Saturday, December 31, 2011

Exercise to do After Six Week Pregnancy

As long as certain precautions are taken, participating in exercise during your pregnancy is safe and recommended by the American Congress of Obstetricians and Gynecologists. Week six of your pregnancy may include symptoms of "morning sickness" and regular exercise may provide some relief. Both aerobic exercise and resistance training can be included in your exercise routine during the first trimester and throughout your pregnancy.
Always follow your doctor's instructions as you continue or begin a new exercise program during your pregnancy. Your doctor will determine if you have any conditions that may make exercise unsafe for you and your baby. Avoid exercises that include jarring motions, jumping and quick changes in direction. Stop exercising and contact your doctor if you experience vaginal bleeding, dizziness or chest pain. During the early stages of your pregnancy, both you and your baby experience rapid changes. Listen to your body and exercise as symptoms of morning sickness and fatigue allow.
Aerobic Exercise
The American College of Sports Medicine recommends at least 30 minutes of aerobic exercise on three or more days each week for pregnant women. Walking, cycling, swimming and other low-impact exercises can be safe for you to continue -- or even begin -- during the first few weeks of your pregnancy. If you were a runner before you became pregnant, you can often continue to run during your pregnancy, as long as you are cleared to do so by your doctor. Week six and the first trimester of your pregnancy are an excellent time to participate in aerobic exercise, as you still have coordination and balance that may diminish with a growing baby and expanding belly in the later stages of pregnancy.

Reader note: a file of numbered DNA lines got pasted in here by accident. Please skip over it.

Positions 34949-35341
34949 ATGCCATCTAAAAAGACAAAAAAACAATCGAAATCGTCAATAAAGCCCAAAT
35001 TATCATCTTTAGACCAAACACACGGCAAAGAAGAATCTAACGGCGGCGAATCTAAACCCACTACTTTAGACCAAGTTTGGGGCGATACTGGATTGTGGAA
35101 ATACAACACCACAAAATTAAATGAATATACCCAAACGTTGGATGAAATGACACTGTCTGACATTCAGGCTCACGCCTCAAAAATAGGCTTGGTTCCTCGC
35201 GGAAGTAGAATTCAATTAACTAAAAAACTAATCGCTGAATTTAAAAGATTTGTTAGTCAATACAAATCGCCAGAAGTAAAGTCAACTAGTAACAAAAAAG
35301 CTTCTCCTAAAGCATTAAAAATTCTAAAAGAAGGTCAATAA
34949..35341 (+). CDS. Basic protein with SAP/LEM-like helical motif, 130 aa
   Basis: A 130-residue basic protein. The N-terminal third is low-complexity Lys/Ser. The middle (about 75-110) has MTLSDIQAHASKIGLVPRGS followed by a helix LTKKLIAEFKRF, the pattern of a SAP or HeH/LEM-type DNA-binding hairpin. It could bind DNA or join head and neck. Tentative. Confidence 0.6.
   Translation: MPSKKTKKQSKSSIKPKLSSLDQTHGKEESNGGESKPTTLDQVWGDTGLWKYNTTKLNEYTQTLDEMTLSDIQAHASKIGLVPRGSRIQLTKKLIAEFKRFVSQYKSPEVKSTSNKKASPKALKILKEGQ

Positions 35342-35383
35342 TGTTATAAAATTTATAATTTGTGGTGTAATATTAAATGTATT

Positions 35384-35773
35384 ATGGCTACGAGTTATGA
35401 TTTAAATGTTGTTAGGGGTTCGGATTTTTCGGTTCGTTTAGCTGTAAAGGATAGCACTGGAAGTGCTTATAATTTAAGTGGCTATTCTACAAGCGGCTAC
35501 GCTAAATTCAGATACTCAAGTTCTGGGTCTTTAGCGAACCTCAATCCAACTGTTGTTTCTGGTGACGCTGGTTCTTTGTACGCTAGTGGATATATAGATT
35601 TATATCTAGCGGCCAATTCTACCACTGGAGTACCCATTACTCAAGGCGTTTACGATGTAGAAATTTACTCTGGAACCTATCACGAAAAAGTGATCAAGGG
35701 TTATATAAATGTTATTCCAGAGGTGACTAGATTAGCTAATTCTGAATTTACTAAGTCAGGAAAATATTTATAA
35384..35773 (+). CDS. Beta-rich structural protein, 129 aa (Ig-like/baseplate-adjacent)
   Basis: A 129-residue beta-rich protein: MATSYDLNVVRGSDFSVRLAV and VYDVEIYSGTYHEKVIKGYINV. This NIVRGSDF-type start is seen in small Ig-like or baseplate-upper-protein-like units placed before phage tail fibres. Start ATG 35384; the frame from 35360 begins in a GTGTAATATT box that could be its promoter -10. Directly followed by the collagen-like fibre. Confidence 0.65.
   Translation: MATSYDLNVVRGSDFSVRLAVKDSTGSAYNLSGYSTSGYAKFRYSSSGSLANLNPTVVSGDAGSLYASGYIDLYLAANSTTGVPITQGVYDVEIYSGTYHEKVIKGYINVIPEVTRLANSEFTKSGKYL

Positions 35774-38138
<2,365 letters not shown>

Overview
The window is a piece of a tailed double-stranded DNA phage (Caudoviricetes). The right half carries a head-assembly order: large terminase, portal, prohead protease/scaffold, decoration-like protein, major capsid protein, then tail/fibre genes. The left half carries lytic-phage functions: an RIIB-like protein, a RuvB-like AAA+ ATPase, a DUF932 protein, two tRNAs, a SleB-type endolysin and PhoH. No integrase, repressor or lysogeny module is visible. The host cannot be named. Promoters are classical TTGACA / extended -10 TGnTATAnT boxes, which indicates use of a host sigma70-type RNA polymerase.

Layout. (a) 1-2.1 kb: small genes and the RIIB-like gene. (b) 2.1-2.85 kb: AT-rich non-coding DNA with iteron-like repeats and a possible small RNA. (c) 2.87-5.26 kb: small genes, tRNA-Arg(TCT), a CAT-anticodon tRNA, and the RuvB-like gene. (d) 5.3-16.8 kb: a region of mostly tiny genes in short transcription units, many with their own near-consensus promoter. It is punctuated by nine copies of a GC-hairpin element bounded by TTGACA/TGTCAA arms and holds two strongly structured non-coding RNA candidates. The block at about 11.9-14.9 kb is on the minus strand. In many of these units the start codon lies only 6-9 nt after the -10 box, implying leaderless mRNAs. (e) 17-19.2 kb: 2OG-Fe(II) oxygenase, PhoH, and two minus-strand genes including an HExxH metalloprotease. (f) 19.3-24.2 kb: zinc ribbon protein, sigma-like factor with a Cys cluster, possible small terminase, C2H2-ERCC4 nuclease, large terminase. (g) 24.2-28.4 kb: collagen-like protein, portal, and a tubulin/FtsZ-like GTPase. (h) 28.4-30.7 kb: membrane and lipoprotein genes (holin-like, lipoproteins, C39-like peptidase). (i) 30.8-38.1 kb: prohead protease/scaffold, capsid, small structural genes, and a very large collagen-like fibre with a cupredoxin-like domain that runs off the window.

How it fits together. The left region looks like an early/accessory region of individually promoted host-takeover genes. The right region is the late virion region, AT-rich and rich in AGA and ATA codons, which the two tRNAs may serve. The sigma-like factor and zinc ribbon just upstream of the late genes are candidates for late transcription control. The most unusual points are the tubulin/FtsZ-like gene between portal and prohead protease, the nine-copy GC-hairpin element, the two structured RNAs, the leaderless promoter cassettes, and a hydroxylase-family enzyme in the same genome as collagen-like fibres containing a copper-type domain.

Resistance Training
Resistance training exercises can also usually be continued during week six of your pregnancy. According to fitness expert Tracey Mallet, use lighter weights and increase your repetitions to avoid overloading your joints. Your goal for resistance training while pregnant should be to maintain your fitness instead of making big improvements. A basic strength training routine done at least two times each week that includes exercises for your major muscle groups is usually enough to keep your muscles fit. During the first trimester you can still participate in exercises that require you to lie on your back, but these should be discontinued during the second and third trimesters.
Participating in exercise in week six and throughout your pregnancy can provide both you and your baby many benefits. The American Council on Exercise reports that exercise may help relieve fatigue, constipation, swelling of your hands and feet and leg cramps associated with pregnancy. Also, regular exercise during pregnancy prepares your body for labor and delivery and may also allow you to regain your pre-pregnancy body more quickly.

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